top

Feature Archives

A diverse array of Sacramento community groups participated in ChangeFest, a climate mobilization rally at the state capitol on January 21 as part of a week of anti-Trump street protests in Sacramento centered around the Presidential Inauguration. Speakers and musicians covered issues ranging from violence against women, to the Driscoll’s boycott in support of indigenous farmworkers in Mexico, to successful campaigns to ban fracking in San Benito and Monterey Counties, to the No DAPL struggle at Standing Rock. ChangeFest took place concurrently with the 20,000-strong Women's March in the Capitol.
President Trump signed executive orders on January 24 to push ahead with the controversial Keystone XL and Dakota Access pipelines. Both projects sparked widespread opposition and protests, especially because of their risks to water, wildlife, climate and people. On January 27, attorneys representing the first ten water protectors arrested in actions against the Dakota Access Pipeline in early August 2016 renewed their motion for a change of venue, on grounds that the state did not adequately respond to their motion and is not taking basic steps to assess bias among jurors.
On the morning of Saturday, January 21, a network of Oakland community members took over Marcus Garvey Park, a public plot of land at 36th Street and Martin Luther King, Jr. Way, moving in small homes, a hot shower, a healing clinic, and other services — declaring it a people’s encampment for those who need housing and basic needs and services. The group which includes folks living on Oakland streets, activists from Feed the People and Asians for Black Lives said that the move-in demonstrates their ability to provide what the City of Oakland cannot to its most vulnerable residents.
On January 21, one day after Trump was inaugurated as the 45th President of the United States, women and allies in cities across the U.S. and countries throughout the world marched in protest in record numbers. In Washington, D.C., where the original Women's March was called, around 500,000 attended, far more than had come for the Trump inauguration itself. In Los Angeles, some estimates set the number present at nearly 750,000. Some of the largest marches in Northern California were in Oakland, San José, San Francisco, Sacramento, and Santa Cruz.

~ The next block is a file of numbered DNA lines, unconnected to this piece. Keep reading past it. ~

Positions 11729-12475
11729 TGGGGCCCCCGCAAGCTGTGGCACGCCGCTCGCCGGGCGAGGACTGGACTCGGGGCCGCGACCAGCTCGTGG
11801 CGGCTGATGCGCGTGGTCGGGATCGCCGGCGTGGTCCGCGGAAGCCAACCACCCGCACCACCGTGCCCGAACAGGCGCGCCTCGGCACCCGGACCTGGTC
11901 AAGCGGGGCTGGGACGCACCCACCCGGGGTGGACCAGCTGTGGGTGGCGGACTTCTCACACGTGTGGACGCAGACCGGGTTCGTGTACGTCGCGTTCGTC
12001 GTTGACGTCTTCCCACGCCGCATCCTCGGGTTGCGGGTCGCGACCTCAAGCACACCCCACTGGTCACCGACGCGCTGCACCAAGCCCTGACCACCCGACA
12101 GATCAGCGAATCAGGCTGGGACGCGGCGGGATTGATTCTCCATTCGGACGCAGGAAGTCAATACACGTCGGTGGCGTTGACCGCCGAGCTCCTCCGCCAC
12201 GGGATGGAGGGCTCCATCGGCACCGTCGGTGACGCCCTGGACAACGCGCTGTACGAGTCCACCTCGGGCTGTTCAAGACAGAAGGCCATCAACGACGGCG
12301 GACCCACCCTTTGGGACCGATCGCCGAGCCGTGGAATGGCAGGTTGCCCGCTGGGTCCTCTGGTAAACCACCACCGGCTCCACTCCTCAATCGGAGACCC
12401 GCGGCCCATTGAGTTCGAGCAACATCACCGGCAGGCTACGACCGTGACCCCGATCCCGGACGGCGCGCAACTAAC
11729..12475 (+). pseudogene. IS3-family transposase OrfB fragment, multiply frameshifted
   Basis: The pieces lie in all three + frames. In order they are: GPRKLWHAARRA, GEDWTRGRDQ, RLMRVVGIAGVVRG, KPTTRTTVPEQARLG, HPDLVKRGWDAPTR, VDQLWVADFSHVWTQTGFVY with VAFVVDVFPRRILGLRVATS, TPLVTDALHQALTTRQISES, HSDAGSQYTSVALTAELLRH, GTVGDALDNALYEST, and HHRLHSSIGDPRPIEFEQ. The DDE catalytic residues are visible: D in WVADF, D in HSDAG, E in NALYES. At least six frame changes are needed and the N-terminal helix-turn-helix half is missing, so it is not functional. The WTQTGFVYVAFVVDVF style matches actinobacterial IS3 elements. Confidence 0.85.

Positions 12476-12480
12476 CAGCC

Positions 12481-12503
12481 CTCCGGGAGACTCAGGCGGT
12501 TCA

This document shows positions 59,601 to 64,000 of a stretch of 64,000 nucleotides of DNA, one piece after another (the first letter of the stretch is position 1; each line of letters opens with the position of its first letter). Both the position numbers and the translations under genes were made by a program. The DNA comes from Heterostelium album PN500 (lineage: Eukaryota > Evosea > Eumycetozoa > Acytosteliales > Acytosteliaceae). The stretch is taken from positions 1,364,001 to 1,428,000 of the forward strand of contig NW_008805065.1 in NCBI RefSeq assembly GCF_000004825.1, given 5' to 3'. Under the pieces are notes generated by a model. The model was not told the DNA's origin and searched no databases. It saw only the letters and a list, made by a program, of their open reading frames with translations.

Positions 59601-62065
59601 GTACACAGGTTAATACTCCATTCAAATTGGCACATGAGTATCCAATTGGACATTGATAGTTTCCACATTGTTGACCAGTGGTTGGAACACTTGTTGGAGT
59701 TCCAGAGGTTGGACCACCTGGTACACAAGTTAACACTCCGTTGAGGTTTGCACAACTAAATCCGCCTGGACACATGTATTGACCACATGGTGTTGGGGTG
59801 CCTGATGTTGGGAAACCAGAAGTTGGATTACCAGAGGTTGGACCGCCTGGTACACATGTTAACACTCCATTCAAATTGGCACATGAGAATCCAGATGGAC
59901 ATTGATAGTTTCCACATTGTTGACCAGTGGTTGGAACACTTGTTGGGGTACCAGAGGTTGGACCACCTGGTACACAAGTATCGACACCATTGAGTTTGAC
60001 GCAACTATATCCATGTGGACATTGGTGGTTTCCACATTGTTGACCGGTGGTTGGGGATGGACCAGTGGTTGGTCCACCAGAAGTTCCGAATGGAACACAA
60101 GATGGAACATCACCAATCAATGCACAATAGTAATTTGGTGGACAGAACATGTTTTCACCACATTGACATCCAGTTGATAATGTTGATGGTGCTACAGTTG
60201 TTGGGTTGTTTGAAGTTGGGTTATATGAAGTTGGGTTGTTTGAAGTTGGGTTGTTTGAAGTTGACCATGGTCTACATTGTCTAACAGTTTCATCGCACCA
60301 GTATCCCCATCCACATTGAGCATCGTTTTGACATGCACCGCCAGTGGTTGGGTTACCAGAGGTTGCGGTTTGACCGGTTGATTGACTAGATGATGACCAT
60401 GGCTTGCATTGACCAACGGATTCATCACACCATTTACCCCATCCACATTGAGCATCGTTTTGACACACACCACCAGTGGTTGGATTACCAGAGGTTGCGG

Mon Jan 16 2017 (Updated 01/22/17)
Reclaiming King's Legacy in the Age of Trump
For the third year in a row, actions will be held across the Bay Area to “Reclaim King’s Radical Legacy." In previous years, protests and rallies culminated with a large march in Oakland on Martin Luther King Day. This year, with Trump set to be inaugurated as the President of the United States on the Friday after MLK Day, protests will be held over five days, from MLK Day on January 16 through to the inauguration of Donald Trump on January 20. A diverse coalition will engage in 120 hours of direct action, coalition building, and campaign launching against white supremacy.
Dozens of reporters, videographers and photographers thronged around the yellow tape surrounding the block containing the Ghost Ship warehouse the morning after the tragic fire that killed 36 people in the center of Fruitvale. Voices in Fruitvale, a neighborhood where almost half the children live in poverty, weren’t heard for days at all. In this sensational story that garnered nation-wide attention, it was weeks before journalists evinced the slightest interest in the neighborhood where the fire occurred.
Toxic lead levels are dangerously high in Oakland’s Fruitvale district, which has the highest level of contamination in California and are worse than in Flint, Michigan, according to a national report. Unlike Flint’s contaminated water crisis, which caught national attention in 2015, Oakland’s lead is not in the water system but is coming from old buildings and chipping paint that is getting into the dirt and being tossed up in the wind. The result is that 7.57 percent of children under the age of seven who were tested have high levels of lead in their blood.